I just checked out the Wikipedia page for August 16, and it turns out a lot of very important people bit the dust on this date. I had to share, because this is the sort of pointless horseshit that I find fascinating.
Robert Johnson, the greatest blues musician who ever lived, died today in 1938 of pneumonia, after surviving strychnine poisoning at the hands of either the jealous husband of his girlfriend, or his jealous girlfriend, depending on who you ask, a few weeks earlier. He wrote and recorded some of the most important and influential songs of the 20th century, including “Me and the Devil Blues,” “Come On In My Kitchen,” “Sweet Home Chicago,” and “Crossroads.”
Margaret Mitchell, the author of Gone With the Wind, died on August 16, 1949, after being run over by a taxi in Atlanta on August 11.
Bela Lugosi, star of the 1931 film Dracula, perhaps the most famous shitty actor ever, died on this date in 1956. He gave his final performance three years later, in Ed Wood’s Plan 9 From Outer Space.
Elvis “The King” Presley, a “rock and roll” singer of some renown, died on his toilet today in 1977. He was a singer and entertainer of considerable talent, but not half as good as most of the country singers and black bluesmen from whom he stole his act. Still, he recorded “Hound Dog,” and made the great Carl Perkins a millionaire, so Elvis is okay by me.
Earl Averill, the great outfielder who played for the Cleveland Indians, Detroit Tigers, and Boston Braves, died on August 16, 1983. Earl played in the first six All-Star games, from 1933-1938, and played in the World Series in 1939. He wore #3.
Amanda Blake, who played saloon-keeper/madam Miss Kitty on Gunsmoke for 19 years, died on this day in 1989, at age 60, of AIDS.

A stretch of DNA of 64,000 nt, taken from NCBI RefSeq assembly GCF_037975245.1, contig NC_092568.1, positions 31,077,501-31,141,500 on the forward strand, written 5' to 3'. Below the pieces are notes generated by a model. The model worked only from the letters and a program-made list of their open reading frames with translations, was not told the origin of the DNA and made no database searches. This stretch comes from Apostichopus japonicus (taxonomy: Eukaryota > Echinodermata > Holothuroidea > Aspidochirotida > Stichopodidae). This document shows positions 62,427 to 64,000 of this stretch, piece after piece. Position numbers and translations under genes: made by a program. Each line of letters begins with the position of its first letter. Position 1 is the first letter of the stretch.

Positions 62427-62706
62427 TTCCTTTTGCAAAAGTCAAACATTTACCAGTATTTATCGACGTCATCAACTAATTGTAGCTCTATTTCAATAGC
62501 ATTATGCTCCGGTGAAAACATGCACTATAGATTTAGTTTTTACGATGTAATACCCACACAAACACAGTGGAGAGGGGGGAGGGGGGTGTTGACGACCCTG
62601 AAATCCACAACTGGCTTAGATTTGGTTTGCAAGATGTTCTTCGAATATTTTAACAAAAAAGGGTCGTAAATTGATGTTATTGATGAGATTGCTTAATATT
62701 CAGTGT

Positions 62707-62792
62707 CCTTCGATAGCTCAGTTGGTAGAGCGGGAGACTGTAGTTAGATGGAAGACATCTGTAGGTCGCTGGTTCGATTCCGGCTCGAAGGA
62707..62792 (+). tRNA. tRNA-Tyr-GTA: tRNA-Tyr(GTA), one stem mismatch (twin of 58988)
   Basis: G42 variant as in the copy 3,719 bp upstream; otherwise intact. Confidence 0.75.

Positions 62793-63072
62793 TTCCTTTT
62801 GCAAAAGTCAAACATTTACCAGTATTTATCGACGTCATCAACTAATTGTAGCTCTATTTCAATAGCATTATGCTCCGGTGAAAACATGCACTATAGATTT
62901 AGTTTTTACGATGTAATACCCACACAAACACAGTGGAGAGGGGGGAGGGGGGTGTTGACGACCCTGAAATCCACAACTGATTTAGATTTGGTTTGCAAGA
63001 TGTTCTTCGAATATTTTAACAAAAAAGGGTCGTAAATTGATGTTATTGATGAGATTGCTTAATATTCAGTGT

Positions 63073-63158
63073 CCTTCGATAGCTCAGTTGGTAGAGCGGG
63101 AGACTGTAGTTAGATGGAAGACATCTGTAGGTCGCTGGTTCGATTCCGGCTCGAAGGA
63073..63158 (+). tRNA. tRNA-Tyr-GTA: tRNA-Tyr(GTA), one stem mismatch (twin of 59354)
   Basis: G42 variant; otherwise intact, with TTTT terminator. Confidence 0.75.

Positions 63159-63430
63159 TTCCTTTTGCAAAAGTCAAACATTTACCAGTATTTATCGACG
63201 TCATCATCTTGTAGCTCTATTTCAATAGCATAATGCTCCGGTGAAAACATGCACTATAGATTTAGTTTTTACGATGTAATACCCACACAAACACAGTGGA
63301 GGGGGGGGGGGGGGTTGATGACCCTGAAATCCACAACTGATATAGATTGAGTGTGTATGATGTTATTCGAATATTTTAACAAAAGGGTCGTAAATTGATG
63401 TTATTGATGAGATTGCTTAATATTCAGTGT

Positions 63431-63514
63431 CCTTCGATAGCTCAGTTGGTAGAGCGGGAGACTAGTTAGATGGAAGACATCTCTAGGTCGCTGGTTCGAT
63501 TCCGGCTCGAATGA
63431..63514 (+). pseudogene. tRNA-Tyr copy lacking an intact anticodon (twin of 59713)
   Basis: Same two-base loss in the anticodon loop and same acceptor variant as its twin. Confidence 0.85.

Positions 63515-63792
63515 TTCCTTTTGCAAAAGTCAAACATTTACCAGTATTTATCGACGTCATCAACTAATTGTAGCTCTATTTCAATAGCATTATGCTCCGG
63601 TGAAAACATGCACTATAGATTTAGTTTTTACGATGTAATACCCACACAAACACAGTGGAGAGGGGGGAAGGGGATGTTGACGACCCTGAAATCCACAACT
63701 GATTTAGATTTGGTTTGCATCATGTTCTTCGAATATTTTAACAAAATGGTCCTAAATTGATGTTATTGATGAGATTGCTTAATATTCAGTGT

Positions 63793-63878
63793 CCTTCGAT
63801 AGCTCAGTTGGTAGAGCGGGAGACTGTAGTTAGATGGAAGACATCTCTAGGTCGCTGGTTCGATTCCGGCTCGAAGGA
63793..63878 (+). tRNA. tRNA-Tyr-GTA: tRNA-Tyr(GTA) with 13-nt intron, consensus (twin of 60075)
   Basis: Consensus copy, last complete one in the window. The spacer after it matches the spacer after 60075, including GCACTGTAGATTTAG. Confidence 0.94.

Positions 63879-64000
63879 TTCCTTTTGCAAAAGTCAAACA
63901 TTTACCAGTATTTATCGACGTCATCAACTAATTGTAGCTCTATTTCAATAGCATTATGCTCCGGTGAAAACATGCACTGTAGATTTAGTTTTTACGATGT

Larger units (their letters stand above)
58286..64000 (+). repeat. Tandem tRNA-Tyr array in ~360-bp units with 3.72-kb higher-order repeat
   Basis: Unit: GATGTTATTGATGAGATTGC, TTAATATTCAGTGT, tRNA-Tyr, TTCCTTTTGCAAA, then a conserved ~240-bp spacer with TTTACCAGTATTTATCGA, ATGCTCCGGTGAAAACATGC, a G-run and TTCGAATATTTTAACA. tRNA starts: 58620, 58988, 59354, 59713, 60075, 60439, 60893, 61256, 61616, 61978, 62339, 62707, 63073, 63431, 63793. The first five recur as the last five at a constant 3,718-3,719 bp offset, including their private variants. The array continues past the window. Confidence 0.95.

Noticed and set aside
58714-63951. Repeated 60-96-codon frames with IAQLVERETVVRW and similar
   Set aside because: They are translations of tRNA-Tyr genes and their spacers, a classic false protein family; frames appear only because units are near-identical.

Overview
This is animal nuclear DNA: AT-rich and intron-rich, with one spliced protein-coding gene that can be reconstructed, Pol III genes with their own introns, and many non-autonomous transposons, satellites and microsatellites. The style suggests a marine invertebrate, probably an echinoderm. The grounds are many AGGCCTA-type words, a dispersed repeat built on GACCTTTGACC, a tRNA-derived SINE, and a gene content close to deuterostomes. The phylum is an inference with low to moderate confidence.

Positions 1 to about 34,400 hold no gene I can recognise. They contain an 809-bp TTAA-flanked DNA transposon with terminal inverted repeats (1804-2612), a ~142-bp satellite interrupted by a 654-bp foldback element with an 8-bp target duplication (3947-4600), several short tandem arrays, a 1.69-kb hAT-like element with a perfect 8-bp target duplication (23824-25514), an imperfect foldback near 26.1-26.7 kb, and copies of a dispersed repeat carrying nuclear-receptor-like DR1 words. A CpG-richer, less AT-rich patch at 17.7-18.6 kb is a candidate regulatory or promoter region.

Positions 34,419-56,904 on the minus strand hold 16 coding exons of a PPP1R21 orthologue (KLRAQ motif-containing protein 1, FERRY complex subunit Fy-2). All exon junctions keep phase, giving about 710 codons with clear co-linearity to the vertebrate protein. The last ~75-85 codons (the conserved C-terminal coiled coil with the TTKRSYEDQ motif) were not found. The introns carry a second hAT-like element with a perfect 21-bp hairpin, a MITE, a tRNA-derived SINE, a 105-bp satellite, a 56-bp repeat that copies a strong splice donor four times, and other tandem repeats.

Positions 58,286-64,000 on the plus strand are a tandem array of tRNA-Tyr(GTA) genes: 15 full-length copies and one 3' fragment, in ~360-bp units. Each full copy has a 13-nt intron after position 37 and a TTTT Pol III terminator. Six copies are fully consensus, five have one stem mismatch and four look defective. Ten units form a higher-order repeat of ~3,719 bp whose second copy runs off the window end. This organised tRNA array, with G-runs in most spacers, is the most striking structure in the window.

Pat O’Connor, professional wrestling legend, former NWA World Heavyweight Champion, and the first-ever AWA World Heavyweight Champion, died of cancer today in 1990. He held the NWA belt for over two years, and dropped it to the original “Nature Boy,” Buddy Rogers, in front of 38,000 fans in Comiskey Park in 1961.
And, having saved the best for last:
Babe Ruth, the greatest baseball player in history, died of throat cancer on August 16, 1948. From 1914 to 1919, Ruth was a pitcher/outfielder for the Boston Red Sox. He pitched a 14-inning complete game victory in game 2 of the 1916 World Series, helping Boston win the Series in five games. In 1918, he led the Red Sox to another World Series and pitched two victories, finishing with a Series ERA of 1.06. It was the last World Series Boston would win for 86 years. Ruth’s record of 29 2/3 consecutive scoreless World Series innings stood until 1961. In 1919 he became more or less a full-time outfielder, and hit a record 29 home runs that season. The next year, Boston owner Harry Frazee sold Ruth to the New York Yankees, where he went on to break his own record for single-season homers three times – 54 in 1920, 59 in 1921, and 60 in 1927. When the Yankees began requiring their players to wear numbers on their uniforms in 1929, Ruth took #3, his place in the batting order. The team retired #3, the first time that had ever been done, a few weeks before Ruth died.
Lots of people were born today, too. I’ll just mention one, one of my favorite writers: Charles Bukowski, born today in 1920. He died in 1994, but Happy Birthday anyway, Hank.